“But you can’t build a market just on private equity impact products. We need to invest for impact across asset classes.” Kylie Charlton says.And advisors need to think about diversity of product, considering that across a strategic asset allocation is really important.”

“If you’re not looking 10 or 15 years into the future, you’ve got your head in the sand. Or somewhere else.” Michael says.

The question of the day came from Georgie Camp, from Huber Social. She asked:

“Can we shift away from investors (the people with power) deciding what impact is important, and instead, asking the beneficiaries on the ground, what they need?”

Heads nodded at the provocation, and Michael replied:

“There’s a natural tension between economic returns and social measurement, and we can’t ignore that.”

“It’s got to be client centric, what does good look like. If you’re in social housing, what’s the experience of the people you’re working with.”

Kylie added “You can invest for impact, across your strategic asset allocation. It’s about total portfolio activation. And we can do it now.”

Wisdom, Courage, Action: Impact Ideas Worth Spreading

A rapid fire series of impact ideas from across the globe, anchored regionally – to ignite courageous innovation and action

Krisztina Tora offered a pertinent provocation about the challenge of scale in renewable energy and rebooting our economy.

“Time is running out, we need to close the gap between action and rhetoric.”

“Too few companies are reporting on their real-world outcomes. The existence of sustainability and gender reports does not necessarily mean high standards in those realms.”

Tom Dawkins – Startsomegood

“How much good, is good enough? Tom pushed us to engage now. Now is the time to start! Well, yesterday was the ideal time, but now is the best we can do.”

“Treating impact as a category, but instead, it should be a lens, through which we view all investments.”

“We can be a conscious consumer just some of the time. We need to be conscious all the time.”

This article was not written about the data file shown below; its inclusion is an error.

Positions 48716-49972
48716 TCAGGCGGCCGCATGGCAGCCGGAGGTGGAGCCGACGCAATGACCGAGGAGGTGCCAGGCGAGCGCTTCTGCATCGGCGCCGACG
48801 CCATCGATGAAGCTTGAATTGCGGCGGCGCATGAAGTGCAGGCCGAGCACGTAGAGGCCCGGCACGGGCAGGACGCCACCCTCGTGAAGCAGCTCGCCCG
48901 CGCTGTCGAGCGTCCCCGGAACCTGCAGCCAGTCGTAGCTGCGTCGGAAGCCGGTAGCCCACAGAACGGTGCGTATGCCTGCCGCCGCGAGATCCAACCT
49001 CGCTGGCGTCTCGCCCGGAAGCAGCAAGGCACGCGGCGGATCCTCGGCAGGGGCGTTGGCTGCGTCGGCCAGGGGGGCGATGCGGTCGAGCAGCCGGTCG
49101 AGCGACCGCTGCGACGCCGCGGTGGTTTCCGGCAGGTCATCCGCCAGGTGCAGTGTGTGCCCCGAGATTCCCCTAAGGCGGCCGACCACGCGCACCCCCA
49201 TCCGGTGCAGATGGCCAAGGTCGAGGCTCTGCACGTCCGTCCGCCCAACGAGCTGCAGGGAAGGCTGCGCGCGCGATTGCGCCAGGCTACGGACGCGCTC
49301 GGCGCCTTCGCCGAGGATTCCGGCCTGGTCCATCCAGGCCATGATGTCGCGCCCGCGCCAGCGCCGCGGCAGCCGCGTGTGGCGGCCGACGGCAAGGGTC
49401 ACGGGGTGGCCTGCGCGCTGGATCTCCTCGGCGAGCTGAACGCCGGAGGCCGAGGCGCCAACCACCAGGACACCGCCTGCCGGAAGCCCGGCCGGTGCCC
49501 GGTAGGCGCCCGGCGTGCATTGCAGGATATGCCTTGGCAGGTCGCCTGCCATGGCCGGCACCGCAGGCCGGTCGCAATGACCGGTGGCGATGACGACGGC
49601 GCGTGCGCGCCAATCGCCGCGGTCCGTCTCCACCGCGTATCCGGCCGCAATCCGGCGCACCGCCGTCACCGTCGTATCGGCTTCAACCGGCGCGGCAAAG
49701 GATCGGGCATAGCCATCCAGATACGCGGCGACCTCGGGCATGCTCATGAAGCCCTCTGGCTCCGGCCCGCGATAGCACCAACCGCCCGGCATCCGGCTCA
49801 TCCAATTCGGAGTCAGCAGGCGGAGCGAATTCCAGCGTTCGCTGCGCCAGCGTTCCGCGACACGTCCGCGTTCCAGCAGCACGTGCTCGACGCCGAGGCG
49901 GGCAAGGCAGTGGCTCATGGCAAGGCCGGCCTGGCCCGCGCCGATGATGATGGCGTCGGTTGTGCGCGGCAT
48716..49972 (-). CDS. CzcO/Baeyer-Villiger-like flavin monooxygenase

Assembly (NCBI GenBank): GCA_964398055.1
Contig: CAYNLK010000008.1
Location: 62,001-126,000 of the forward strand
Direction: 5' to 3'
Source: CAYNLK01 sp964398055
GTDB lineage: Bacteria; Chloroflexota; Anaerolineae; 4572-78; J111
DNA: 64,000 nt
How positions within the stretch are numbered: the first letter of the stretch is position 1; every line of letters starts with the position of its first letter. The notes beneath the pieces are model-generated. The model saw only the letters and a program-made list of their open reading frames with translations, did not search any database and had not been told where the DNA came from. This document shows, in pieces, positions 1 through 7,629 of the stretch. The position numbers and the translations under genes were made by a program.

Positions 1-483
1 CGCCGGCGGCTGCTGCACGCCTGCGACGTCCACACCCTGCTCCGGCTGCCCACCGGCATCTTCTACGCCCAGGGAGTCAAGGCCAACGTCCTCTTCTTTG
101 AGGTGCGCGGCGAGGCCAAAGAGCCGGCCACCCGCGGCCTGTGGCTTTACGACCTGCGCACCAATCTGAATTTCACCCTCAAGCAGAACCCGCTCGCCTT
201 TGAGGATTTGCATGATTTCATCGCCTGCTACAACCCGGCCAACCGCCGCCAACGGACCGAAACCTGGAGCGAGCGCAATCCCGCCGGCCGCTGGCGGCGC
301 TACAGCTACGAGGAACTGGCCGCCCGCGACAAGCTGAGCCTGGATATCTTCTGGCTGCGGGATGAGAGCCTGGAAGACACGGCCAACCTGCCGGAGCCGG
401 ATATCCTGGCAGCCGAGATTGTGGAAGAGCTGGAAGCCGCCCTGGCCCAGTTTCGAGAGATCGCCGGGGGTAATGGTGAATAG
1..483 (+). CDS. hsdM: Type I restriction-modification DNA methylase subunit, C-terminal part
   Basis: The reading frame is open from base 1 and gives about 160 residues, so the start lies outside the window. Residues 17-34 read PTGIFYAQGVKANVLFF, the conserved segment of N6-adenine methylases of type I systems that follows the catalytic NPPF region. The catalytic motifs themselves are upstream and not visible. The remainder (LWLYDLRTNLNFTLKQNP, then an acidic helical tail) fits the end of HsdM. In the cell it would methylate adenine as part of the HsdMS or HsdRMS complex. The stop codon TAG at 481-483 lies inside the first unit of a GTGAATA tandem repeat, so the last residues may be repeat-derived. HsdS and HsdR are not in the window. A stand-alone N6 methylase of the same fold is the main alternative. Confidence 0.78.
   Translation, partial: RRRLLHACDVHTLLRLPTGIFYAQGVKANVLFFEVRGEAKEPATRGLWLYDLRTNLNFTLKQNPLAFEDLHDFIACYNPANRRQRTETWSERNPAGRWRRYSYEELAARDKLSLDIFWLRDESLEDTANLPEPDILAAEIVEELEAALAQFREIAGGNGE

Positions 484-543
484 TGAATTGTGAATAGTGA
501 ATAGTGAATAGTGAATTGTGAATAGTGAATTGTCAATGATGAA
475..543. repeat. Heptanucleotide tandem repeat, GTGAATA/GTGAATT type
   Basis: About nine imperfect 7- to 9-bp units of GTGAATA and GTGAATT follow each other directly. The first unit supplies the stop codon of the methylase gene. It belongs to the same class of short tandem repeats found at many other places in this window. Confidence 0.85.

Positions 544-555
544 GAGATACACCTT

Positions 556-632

“We need to push beyond David Gonski’s urging to put 5% into impact investing. That’s not going to cut it if we’re going to achieve the SDGs. “

“If you want to make systemic change, market rate returns are likely not going to be on offer. We need step into the darker, unknown space where systemic change comes from.”

“As a company you don’t want to innovate, or aspire to innovate, you have to, when the market forces you to innovate.”

“It’s the same in impact, we need to innovate, due to the scale of the challenges we face.”

“This is the innovator’s paradox. We don’t learn if we only invest when we are sure it’ll be a winner. We need to be bold.”

“Maybe it’s time to change your view of investability, and meet us where we are. Come down from the mountain, and meet us at camp 1, and we’ll climb to the summit together.”

David Ritter

David eschewed the stage and chose to be at one with the crowd, he prowelled. He walked among us, with mic in hand. Ad-lib, no need for notes, it was a passionately please to use the power we have as investors, to invest in advocacy!

“Capital is magic, you are conjurers. You build things and you break them down and you create things.

You all have a lot of power.

You are wielders of capital, at a time when it is has never been more important.”

“We must invest in advocacy. There are shovel ready products, now. Yes, they can be intangible, but we’ve seen the impact that can be achieved.”